These lovely jars, on the other hand, didn't require any work. They are beautiful in their simplicity. Three of them have labels under glass, which is very exciting, and they all have their stoppers. I was quite amazed to see apothecary jars at an op shop. I have always wanted some but was not prepared to pay exhorbitant prices. At $13 each, these were a bargain:

As was this grey and white striped jug which, along with two identical but larger ones, was only $4:

P.S. Thank you to everyone who supported my previous two posts. It was not my intention to cause worry for the wrong people, but I inadvertently did. So, after careful consideration I have deleted the posts.

Friday, April 1, 2011

Pale and Interesting

I have just received my copy of Pale and Interesting by Atlanta Bartlett:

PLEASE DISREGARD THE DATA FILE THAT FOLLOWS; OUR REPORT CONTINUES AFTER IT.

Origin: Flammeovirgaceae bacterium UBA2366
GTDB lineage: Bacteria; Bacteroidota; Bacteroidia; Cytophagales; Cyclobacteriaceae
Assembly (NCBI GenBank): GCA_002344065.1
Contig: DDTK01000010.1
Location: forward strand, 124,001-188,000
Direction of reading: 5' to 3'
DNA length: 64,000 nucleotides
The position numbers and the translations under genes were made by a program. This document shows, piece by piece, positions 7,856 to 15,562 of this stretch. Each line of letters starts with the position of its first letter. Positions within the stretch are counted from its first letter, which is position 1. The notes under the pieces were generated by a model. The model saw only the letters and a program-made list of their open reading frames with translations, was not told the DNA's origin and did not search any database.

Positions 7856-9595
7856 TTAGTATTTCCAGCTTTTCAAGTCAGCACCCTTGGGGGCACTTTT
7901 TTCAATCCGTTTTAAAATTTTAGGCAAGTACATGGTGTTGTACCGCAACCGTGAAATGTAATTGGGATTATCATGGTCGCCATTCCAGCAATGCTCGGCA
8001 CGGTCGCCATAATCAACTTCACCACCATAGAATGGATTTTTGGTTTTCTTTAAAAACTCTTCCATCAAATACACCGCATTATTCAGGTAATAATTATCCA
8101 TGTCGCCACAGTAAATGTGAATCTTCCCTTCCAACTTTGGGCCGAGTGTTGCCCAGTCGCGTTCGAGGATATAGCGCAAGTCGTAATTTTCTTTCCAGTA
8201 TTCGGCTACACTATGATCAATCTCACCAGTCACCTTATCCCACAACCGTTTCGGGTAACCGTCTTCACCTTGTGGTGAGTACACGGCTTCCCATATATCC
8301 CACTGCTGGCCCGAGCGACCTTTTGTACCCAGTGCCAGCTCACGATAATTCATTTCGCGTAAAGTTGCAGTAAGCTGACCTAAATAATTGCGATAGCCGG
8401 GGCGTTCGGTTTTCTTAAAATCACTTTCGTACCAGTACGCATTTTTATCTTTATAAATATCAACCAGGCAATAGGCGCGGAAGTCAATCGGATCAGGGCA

I've loved her style since I bought At Home With White a few years ago. These images are from her website, also called Pale and Interesting. The French grain sack cushions, metal lamp and chipped timber furniture:

A beautiful blue bed and dyed grey linen:

Cloches and silver candlesticks:

French vintage monogrammed tea towels:

These doors, shelf, cushions and blankets:

Apothecary jars and mirrors:

. . . are a few of my favourite things.

Peppergreen Antiques

Last weekend, we went for a drive to one of my favourite stores, Peppergreen Antiques, at Berrima, in the NSW Southern Highlands:

They had some lovely antique French grain sacks:

And I love the way everything is displayed in old haberdashery cabinets:

The sense of order is one of my favourite things about the store. These soup tureens look lovely grouped together:

As does this Johnson tableware grouped by colour:

I was tempted by the French monogrammed sheets:

But in the end, I splurged on a grain sack, which is now being used as a cushion in the boatshed: